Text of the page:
Amazing photos of swans that you have to see. Read on to see how how photographer Simon Anderson got these pictures (it includes using a fish tank).
“I’m a keen amateur photographer who started at the early stages of digital with a 1-2 megapixel point and shoot.
“Immediately drawn to being able to see the pictures on the back of the camera screen, I soon started buying camera magazines looking at awe at the amazing pictures that photographers were creating. This started my passion for this wonderful pastime,” says Simon Anderson.
“I don’t specialise in a particular genre of photography, but am drawn to all types of picture taking, I try to be creative and different, which isn’t easy as there are so many talented photographers out there.”
Swan shots – wide angle
“I like entering photographic competitions to test my skills and to help push my creativity. So, my swan shots were taken for British Wildlife Photography Awards 2015.
“Knowing I couldn’t compete with photographers with super zoom lenses (which I didn’t have) I used my love of wide angle with my Sigma 10-20 to get something a little different and capture the eye of the judges.”
Getting the shot using a fish tank
“To get the ultra-wide angle close ups of the swans, I bought a small fish tank and placed my Nikon D7100 and two flashguns inside.
“My Nikon D7100 had its battery grip attached to give it extra height in the tank and was stuck to the base of the tank with Blu Tack to stop it moving about.
“The two Yongnuo 560 flashguns were placed either side of the camera, and set to their widest zoom settings and very low power around 1/64 – 1/128. They were to just add fill light and illuminate the swans. My Nikon D7100 was set to full manual including the focus.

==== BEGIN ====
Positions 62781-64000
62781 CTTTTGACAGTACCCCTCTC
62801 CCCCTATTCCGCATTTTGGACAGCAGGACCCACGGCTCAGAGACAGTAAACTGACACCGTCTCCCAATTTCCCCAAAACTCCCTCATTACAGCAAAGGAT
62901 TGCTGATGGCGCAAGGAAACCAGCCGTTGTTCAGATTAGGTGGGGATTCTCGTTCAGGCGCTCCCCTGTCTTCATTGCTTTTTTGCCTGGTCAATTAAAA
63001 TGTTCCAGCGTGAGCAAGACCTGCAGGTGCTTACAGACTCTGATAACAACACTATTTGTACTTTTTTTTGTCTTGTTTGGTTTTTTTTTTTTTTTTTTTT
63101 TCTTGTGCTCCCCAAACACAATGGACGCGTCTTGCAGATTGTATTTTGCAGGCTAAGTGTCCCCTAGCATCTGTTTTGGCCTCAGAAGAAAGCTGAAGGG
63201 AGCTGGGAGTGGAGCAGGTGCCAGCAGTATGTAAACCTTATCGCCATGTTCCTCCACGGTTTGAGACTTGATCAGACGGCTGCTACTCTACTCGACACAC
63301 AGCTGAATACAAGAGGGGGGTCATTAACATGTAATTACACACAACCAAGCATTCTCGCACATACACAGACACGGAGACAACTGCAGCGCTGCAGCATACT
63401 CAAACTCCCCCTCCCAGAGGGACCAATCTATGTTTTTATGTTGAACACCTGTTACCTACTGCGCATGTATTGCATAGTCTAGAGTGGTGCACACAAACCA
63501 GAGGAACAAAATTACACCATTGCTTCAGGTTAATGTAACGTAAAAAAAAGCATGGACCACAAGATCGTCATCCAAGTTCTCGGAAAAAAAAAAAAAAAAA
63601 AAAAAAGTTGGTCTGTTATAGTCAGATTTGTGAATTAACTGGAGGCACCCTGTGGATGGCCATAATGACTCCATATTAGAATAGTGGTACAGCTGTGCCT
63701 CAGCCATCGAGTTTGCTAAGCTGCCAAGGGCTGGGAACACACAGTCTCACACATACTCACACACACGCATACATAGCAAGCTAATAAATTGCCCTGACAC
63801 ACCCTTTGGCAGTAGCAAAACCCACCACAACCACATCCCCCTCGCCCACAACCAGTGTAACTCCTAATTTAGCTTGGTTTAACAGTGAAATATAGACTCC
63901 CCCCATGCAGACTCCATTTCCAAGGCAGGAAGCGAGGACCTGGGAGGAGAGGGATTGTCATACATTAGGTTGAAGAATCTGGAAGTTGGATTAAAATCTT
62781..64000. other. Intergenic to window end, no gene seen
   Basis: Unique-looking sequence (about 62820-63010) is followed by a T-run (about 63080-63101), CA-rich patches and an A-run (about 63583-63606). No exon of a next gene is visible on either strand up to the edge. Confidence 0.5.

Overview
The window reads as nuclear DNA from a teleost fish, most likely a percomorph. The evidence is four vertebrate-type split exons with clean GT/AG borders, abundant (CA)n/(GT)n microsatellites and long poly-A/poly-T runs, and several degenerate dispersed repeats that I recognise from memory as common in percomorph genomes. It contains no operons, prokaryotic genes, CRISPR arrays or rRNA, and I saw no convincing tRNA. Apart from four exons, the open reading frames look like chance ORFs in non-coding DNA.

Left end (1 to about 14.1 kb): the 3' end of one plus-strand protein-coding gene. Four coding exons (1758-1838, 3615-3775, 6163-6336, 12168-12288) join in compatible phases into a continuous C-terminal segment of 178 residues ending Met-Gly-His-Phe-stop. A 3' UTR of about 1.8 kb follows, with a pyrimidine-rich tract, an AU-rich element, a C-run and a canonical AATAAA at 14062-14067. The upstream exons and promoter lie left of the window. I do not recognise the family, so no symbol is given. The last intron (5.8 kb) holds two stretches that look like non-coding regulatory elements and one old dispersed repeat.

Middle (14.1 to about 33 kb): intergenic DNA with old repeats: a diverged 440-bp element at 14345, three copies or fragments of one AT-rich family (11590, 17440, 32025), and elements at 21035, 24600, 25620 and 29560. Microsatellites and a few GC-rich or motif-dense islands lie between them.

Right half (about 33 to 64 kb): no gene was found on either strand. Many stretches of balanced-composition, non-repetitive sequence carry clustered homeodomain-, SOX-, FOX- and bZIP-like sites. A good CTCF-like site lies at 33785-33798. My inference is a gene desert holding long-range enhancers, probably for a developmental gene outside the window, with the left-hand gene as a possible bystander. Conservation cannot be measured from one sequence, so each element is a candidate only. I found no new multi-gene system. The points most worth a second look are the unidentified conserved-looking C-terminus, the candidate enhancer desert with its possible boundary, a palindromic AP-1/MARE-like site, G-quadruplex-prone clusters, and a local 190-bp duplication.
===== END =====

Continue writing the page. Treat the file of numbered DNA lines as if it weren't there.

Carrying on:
“I guessed the settings and took some shots before I placed the camera in the fish tank, underexposing the scene slightly to try and make the swans pop.”
Simon, who is based in Eastbourne, East Sussex, UK, adds: “I focused at the shortest distance I could, then added a smallish f stop to create as much depth of field as possible. Combined with the extreme wide angle this allowed me to get focusing within a few inches. I attached a cable release to my Nikon D7100, which I held in my hand whilst holding the fish tank at the same time.
“I placed the fish tank into the water, which involved getting very wet and muddy knees but now was the trial and error with a little luck.
“My assistant (very understanding wife) threw bread just in front of the glass attracting the swans right up to my camera, I then fired the shutter using the cable release.
“The swans were very friendly and also inquisitive tapping the glass with their beaks, this made some very interesting and original shots. The only downside was droplets of water constantly on the glass which spoiled some of the images.”
“I was able to take quite a few shots as the flashguns were set to such a low power they recycled extremely quickly, also using 7dayshop 2900 high power recyclable batteries helped to keep them going without a hitch.”
7dayshop rechargeable batteries
“I was so impressed with 7dayshop rechargeable batteries, I bought enough to fill up my seven flashguns with backups if needed, so far I haven’t needed the back-ups which is a testament to their reliability and power.”
“With regards to BWPA 2015 none of my swan shots were shortlisted but I did get a highly commended for a shot of a starfish which made it into their book.”
Here is a link to Simon’s social media accounts if you want to check out his work:
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